Landscaping - Pesticides - Personal Protective Equipment

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What are some general guidelines concerning PPE and pesticides?

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Use personal protective equipment (PPE) appropriate for the pesticide in use.

Pesticides, herbicides, and other pest control products vary widely in their toxicity. They can be severely irritating or corrosive to the skin or even cause death. Some are also readily absorbed through intact skin.

Many pesticides are handled as powders that can form airborne dust and may be inhaled. Other pest control products may be sprayed and form mists in the air. Some formulations contain volatile solvents that can evaporate forming a vapour that may be hazardous above certain airborne concentrations.

Therefore, it is very important to follow the manufacturer's guidelines regarding the personal protective equipment and clothing that should be used when handling a pesticide. Refer to the OSH Answers document Designing an Effective Personal Protective Equipment (PPE) Program for further information.

Please see the OSH Answers series on Pesticides for more information about how to work safely with pesticides, first aid, labels, re-entry time, etc.

There are many tips in other Landscaping OSH Answers documents.

What are some tips for using PPE when handling pesticides?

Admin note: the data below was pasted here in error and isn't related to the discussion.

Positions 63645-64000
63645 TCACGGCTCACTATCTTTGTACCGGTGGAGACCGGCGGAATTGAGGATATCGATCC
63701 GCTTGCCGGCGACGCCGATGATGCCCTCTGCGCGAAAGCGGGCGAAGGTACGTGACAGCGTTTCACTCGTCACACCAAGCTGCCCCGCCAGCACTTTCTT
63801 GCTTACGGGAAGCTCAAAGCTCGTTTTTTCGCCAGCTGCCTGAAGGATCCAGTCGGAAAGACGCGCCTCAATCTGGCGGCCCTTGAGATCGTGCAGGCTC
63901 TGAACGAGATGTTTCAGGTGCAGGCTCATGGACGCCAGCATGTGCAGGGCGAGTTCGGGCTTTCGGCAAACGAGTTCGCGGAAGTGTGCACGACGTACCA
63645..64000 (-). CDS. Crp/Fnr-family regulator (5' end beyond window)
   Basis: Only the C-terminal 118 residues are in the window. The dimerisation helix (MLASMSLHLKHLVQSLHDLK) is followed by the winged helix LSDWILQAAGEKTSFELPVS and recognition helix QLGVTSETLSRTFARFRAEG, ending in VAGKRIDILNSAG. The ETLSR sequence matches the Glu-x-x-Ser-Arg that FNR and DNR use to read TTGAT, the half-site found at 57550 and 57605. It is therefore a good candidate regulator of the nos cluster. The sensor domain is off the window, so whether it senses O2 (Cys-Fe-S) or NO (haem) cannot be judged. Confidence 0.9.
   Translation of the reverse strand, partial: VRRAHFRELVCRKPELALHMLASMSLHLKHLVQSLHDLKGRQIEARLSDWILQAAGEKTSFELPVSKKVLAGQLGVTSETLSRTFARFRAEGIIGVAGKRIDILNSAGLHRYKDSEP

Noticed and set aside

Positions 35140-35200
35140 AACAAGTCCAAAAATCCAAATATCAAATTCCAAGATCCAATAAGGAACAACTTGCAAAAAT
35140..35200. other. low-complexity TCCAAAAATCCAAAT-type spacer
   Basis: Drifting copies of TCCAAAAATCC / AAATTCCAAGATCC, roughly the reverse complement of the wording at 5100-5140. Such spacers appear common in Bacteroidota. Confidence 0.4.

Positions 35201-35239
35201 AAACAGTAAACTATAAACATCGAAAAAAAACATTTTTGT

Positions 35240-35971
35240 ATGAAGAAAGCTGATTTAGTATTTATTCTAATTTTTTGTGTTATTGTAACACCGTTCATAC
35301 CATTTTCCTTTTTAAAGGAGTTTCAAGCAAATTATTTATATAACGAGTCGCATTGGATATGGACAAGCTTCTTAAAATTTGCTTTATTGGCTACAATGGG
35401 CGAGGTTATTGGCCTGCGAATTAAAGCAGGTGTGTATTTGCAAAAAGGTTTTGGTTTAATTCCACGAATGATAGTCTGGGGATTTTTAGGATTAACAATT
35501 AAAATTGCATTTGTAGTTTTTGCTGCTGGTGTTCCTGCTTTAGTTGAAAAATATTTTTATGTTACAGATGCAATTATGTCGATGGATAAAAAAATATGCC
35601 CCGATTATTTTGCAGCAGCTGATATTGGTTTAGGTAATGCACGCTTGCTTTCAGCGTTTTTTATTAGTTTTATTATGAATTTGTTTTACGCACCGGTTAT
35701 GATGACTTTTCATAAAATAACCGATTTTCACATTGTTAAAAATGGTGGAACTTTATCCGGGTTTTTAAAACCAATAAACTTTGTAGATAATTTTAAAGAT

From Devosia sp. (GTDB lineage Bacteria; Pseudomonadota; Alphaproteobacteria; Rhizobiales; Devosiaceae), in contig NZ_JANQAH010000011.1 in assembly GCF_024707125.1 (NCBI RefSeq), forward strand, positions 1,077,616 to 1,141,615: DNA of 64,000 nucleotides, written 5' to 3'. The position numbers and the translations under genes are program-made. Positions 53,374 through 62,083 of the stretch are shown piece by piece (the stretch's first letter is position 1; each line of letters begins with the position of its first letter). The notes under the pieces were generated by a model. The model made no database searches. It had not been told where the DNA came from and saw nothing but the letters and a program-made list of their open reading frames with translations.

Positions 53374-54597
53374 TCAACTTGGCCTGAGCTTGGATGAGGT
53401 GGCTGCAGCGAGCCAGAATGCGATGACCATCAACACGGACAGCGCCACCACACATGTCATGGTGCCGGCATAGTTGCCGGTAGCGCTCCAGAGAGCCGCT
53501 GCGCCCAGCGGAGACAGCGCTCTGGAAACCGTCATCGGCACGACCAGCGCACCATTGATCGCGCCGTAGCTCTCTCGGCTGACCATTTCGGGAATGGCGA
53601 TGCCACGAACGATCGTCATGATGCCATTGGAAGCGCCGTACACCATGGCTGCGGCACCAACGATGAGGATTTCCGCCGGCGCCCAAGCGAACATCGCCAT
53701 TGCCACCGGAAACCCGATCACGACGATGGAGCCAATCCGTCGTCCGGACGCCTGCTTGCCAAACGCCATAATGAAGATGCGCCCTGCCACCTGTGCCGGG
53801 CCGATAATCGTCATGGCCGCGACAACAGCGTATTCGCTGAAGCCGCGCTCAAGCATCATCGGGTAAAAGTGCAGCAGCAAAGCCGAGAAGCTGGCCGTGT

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Tips for all PPE

  • Check all items of PPE each time to make sure they are clean and free of holes or other defects before putting them.
  • Read the pesticide’s label, Safety Data Sheet (SDS), and any other manufacturer or supplier instructions to find out the PPE you should wear when handling this product. These instructions often include instructions about the type of PPE and what material they should be made of.
Protective clothing
  • Depending on the specific pesticide and how it is being used, use chemical protective clothing when there is:
    • chance of spilling or splashing liquids or
    • contact with spray..
  • Wear loose-fitting protective clothing to reduce stretching at seams that could develop into tears or holes.

Respiratory Protection

  • Choose an approved respirator according to fit, chemical and amount of likely exposure.
  • Refer to the OSH Answers documents Respirator Care and Respirator Selection for further information.


  • Wear waterproof, washable material. Do not use leather or cloth hats or sweatbands because these materials can absorb and retain pesticides.
  • Choose helmets, hoods or hats that protect the head, neck and upper shoulders. Select CSA-approved safety hats with rain trough brim.

Eye Wear

  • Wear chemical goggles and a face shield when mixing or spraying pesticides.


  • Wear durable, chemical-resistant gauntlet gloves which extend up the forearm. Remember that waterproof gloves are not necessarily chemical-resistant.
  • Do not wear leather, paper, or fabric gloves. These materials can absorb and retain pesticides.
  • Follow manufacturer's instructions to prevent getting pesticides on your hands when removing contaminated gloves (e.g., wash the outside of gloves before removing them).